I love potato chips. My top two all-time favorites are Lay’s original and Kettle brand Sea Salt & Black Pepper. I love potato chips because years of research and millions of dollars have been invested to ensure that I, and people generally, will love them. A fascinating article in last Sunday’s New York Times Magazine detailed the labors behind our attraction to junk food. The potato chip campaign seems tame and unofficious (yes, I know it’s not a real word, but it should be) compared to Coca-Cola’s. We like Lay’s chips because they break at precisely four pounds of pressure, and because those potatoes convert to sugar quickly once we ingest them. We like Coke because it’s full of added sugar, and it’s increasing clear that sugar is the problem.
Listening to Michael Pollan’s In Defense of Food led me, finally, to change my family’s approach to food and eating. We’ve been following the most essential of his rules since October. (Reality check: I’ve been following; my family has reluctantly had to come along.) My focus was on the added non-food ingredients, not the sugar. Sugar is a ride-along with most processed foods, however, so one change brings the other with it. We are far from picture-perfect as healthy eaters, but we’ve come a long way in just five months. The key has been to plan ahead so dinner time doesn’t revert to processed food time. It’s still a struggle, but it gets a little easier each week.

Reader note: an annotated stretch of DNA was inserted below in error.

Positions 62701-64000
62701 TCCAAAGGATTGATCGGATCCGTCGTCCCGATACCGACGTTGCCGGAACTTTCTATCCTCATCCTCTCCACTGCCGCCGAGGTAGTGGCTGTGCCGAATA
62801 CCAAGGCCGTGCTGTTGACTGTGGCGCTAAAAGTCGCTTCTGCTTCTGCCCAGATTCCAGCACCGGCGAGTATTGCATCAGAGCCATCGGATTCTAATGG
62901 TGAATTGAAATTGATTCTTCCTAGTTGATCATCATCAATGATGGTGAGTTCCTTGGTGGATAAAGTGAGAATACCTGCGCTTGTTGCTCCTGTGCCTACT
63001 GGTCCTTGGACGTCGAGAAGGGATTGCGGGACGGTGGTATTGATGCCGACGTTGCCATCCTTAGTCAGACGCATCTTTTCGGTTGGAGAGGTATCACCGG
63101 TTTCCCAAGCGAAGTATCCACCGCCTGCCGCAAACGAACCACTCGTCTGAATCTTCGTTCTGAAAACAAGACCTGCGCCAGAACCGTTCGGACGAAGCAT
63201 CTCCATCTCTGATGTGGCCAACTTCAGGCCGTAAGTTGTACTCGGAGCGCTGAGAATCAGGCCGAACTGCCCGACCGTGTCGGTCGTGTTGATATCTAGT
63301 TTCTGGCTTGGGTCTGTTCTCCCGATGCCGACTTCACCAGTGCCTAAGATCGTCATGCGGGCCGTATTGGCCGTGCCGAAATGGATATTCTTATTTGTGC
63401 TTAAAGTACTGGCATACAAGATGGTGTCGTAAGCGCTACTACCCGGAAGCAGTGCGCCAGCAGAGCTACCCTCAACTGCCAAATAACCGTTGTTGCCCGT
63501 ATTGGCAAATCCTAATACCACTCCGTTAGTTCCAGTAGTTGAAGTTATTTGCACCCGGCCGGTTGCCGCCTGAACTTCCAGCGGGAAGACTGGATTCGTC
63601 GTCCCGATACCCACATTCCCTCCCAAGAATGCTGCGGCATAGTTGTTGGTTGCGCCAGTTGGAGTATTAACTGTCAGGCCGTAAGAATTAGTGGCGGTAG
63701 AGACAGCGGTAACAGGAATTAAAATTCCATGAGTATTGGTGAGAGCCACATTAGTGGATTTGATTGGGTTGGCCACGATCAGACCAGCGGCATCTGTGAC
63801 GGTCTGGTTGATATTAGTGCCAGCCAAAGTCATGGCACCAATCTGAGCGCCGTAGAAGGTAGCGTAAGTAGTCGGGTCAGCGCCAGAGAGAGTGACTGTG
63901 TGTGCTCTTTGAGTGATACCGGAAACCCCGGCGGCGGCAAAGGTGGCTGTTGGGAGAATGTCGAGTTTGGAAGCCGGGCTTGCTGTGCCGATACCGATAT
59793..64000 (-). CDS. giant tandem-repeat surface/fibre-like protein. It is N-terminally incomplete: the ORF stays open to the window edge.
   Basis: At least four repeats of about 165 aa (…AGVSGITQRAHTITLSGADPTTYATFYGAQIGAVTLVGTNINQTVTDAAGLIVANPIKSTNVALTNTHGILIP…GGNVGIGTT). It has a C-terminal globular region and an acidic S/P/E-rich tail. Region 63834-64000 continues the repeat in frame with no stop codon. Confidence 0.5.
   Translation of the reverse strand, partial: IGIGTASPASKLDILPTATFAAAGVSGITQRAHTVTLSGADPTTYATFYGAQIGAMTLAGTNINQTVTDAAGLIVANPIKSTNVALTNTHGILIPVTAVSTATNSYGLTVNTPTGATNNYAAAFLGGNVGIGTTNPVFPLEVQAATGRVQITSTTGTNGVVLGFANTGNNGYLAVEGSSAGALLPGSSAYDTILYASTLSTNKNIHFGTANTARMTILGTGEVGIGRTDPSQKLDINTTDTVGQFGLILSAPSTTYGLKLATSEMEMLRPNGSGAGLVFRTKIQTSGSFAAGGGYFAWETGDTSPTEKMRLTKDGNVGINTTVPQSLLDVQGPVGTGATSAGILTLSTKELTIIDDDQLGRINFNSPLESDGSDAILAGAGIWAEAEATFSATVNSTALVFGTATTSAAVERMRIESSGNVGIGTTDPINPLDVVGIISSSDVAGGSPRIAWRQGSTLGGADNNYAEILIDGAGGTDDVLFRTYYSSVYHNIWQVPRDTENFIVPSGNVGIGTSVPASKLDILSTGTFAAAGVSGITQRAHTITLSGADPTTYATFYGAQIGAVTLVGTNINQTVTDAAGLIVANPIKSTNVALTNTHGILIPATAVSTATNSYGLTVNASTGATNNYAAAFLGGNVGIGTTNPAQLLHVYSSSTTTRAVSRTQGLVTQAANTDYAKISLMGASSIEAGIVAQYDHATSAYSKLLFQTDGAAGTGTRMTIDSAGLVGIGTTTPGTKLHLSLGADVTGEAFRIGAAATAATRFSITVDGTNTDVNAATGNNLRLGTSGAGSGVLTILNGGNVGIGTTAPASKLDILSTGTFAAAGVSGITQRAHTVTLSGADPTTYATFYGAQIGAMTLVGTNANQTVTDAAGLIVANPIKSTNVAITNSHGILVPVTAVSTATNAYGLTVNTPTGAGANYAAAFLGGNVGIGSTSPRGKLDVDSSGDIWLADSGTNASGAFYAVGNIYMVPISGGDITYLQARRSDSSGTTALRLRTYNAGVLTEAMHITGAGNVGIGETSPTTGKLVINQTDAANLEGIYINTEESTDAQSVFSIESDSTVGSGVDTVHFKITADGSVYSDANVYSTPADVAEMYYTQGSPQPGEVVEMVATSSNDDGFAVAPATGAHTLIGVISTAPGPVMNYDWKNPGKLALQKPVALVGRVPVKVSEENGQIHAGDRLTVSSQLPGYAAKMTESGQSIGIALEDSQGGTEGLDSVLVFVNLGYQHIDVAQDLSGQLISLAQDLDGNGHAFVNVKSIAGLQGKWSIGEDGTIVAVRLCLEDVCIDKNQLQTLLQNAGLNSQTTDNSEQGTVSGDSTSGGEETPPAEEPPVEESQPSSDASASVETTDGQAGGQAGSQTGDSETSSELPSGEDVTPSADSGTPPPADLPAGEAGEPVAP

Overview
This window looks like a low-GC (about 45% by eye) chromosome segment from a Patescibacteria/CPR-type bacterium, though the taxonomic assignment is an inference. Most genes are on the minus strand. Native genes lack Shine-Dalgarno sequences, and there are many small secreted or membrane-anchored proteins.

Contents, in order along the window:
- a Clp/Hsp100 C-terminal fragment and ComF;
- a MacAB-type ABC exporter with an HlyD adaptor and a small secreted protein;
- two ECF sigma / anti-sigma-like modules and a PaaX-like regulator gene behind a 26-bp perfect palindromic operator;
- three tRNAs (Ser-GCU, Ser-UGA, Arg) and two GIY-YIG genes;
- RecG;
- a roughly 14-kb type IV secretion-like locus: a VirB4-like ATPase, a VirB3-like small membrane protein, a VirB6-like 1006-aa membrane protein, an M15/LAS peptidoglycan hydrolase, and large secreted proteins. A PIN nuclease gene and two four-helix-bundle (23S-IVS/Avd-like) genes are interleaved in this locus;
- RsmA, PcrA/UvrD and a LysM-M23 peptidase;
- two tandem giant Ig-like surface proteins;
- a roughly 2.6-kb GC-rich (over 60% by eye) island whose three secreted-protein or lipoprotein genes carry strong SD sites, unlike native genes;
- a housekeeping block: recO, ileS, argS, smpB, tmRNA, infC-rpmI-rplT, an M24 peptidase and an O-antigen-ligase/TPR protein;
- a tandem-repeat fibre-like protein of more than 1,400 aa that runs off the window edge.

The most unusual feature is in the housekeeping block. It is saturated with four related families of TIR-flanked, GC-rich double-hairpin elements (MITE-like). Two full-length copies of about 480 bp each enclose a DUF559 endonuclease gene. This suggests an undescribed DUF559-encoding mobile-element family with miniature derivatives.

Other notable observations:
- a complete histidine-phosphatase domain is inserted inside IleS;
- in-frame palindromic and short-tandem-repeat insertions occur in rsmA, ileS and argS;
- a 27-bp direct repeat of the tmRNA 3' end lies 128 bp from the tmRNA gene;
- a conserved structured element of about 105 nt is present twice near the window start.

Cheers to happy eating, and to having spring just around the corner.